Finally, some things I’m still working on:

Cloudfront fetches content from S3 over port 80, not 443, so this wouldn’t be suitable for secure applications because it’s not end-to-end encrypted. I’m trying to think of a way around this.

I’m implementing Circle CI, just for kicks really.

Finally, invalidations. As above, if you don’t invalidate your CF disti after deployment, old content will be served until the cache expires. But invalidations are inefficient and ultimately cost (slightly) more. The solution is to implement versioned object names, though I’m yet to find a solution for this that doesn’t destroy other Hugo functionality. If you know of a clean way of doing it, please tell me 🙂

 

The OSI model for the cloud

While I was putting together a talk for an introduction to AWS, I was considering how to structure it and thought about the “layers” of cloud technology. I realised that the more time I spend talking about “cloud” technology and how to best exploit it, manage it, develop with it and build business operations using it, the more some of our traditional terminologies and models don’t apply in the same way.

Take the OSI model, for example:

 

When we’re managing our own datacentres, servers, SANS, switches and firewalls, we need to understand this. We need to know what we’re doing at each layer, who’s responsible for physical connectivity, who manages layer three routing and control, and who has access to the upper layers. We use the terms “layer 3” to describe IP-based routing or “layer 7” to describe functions interacting at a software level, and crucially, we all know what each other means when we use these terms.

With virtualisation, we began to abstract layers 3 and above (layer 2? Maybe?) into software defined networks, but we were still in control of the underlying layers, just a little less “concerned” about them.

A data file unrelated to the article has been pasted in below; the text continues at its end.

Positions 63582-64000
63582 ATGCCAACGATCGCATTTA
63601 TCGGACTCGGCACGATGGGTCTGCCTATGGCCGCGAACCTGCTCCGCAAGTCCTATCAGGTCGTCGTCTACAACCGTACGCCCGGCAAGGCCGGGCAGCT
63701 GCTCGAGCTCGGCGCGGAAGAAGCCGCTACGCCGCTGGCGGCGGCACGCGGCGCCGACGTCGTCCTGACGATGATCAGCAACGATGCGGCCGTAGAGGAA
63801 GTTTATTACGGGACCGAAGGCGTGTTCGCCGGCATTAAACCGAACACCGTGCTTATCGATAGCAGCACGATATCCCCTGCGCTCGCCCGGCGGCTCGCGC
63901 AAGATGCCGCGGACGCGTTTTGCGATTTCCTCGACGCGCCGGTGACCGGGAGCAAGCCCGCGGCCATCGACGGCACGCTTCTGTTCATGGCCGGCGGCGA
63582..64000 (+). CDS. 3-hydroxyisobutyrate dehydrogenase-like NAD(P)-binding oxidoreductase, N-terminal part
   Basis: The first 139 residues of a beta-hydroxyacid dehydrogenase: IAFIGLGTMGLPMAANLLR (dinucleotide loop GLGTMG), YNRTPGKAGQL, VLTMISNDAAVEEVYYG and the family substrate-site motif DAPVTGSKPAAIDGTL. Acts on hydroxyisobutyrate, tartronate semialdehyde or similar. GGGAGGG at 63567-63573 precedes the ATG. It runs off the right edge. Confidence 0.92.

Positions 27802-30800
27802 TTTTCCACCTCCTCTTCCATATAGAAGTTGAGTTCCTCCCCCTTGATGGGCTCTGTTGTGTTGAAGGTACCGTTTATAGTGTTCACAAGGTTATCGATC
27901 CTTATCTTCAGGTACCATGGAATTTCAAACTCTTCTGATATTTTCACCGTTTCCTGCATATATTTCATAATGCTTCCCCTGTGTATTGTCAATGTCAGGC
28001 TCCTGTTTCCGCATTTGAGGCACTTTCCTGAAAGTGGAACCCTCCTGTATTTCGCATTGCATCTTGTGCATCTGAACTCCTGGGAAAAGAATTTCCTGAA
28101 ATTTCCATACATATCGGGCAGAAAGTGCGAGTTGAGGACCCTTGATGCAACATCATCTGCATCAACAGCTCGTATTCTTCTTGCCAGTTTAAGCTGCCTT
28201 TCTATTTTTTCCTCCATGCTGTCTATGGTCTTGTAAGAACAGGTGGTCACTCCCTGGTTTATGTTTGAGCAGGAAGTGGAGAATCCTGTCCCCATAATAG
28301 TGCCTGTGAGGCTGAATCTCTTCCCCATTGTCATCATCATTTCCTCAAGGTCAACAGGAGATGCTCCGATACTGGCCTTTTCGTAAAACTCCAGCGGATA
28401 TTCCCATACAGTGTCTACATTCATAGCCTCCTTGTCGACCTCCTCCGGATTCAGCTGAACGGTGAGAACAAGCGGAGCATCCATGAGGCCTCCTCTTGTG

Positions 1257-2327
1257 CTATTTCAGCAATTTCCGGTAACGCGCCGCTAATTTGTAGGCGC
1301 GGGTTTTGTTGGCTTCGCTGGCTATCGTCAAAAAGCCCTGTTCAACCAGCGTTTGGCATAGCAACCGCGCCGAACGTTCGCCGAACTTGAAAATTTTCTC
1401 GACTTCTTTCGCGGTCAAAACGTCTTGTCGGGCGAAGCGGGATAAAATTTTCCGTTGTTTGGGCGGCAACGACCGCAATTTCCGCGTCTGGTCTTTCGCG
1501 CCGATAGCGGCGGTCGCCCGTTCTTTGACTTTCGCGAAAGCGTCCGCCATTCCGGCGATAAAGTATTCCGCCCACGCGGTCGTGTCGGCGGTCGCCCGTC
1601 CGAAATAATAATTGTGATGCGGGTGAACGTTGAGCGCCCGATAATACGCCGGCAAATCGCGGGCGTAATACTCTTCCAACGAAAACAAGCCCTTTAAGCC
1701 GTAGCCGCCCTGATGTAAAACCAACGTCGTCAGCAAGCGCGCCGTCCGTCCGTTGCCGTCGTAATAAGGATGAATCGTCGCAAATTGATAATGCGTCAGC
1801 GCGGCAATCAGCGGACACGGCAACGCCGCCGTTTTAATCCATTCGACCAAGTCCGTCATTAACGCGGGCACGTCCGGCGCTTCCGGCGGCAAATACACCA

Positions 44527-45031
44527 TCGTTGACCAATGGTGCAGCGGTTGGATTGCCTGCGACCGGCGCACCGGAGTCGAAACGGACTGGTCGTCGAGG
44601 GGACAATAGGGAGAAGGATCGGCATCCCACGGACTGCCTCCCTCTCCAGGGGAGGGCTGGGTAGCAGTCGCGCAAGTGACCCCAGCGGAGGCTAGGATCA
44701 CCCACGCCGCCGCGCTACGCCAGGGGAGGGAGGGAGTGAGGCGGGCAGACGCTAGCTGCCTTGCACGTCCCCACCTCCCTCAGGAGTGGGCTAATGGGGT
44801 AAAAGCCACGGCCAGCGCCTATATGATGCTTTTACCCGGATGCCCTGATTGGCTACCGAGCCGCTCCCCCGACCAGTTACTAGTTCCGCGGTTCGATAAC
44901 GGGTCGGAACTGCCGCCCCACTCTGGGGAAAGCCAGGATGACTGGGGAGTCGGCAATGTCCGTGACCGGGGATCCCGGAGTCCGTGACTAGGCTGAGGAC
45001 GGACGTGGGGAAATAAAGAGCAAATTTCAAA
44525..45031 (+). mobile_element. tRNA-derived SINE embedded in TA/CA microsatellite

Now, with cloud tech such as AWS and Azure, even this doesn’t apply any longer. We have different layers of control and access, and it’s not always helpful to try to use the OSI model terms.

We pay AWS or Azure, or someone else, to manage the dull stuff – the cables, the internet connections, power, cooling, disks, redundancy, and physical security. Everything we see is abstract, virtual, and exists only as code. However, we still possess layers of control and management. We may create multiple AWS accounts to separate environments from each other, we’ll create different VPCs for different applications, multiple subnets for different functions, and instances, services, storage units and more. Then we might hand off access to these to developers and testers, to deploy and test applications.

The point is that it seems we don’t yet have a common language, similar to the OSI model, for cloud architecture. Below is a first stab at what this might be. It’s almost certainly wrong, and certainly can be improved.

Let’s start with layer 1 – the physical infrastructure. This is entirely in the hands of the cloud provider such as AWS. Much of the time, we don’t even know where this is, let alone have any visibility of what it looks like or how it works. This is analagous to layer 1 of the OSI model too, but more complex. It’s the physical machines, cabling, cooling, power and utilities present in the various datacentres used by the cloud providers.

Layer 2 is the hypervisor. The software that allows the underlying hardware to be utilised – this is the abstraction between the true hardware and the virtualised “hardware” that we see. AWS uses Xen, Azure uses a modified Hyper-V, and others use KVM. Again, we don’t have access to this layer, but a GUI or CLI layered on top. For those of us who started our IT careers managing physical machines, then adopted virtualisation, we’ll be familiar with how layer 2 allowed us to create and modify servers far quicker and easier than ever before.

Layer 3 is where we get our hands dirty. The Software Defined Data Centre(SDDC). From here, we create our cloud accounts and start building stuff. This is accessed via a web GUI, command line tools, APIs or other platforms and integrations. This is essentially a management layer, not a workload layer, in that it allows us to govern our resources, control access, manage costs, security, scale, redundancy and availability. It is here that “infrastructure as code” becomes a reality.

Layer 4. The Native Service (such as S3, Lambda, or RDS) or machine instance (such as EC2) layer. This is where we create actual workloads, store data, process information and make things happen. At this level, we could create an instance inside a VPC, set up the security groups and NACLs, and provide access to a developer or administrator via RDP, SSH, or other protocol. At this layer, humans that require access don’t need Layer 3 (SDDC) access in order to do their job. In many ways, this is the actual IaaS (Infrastructure as a Service) layer.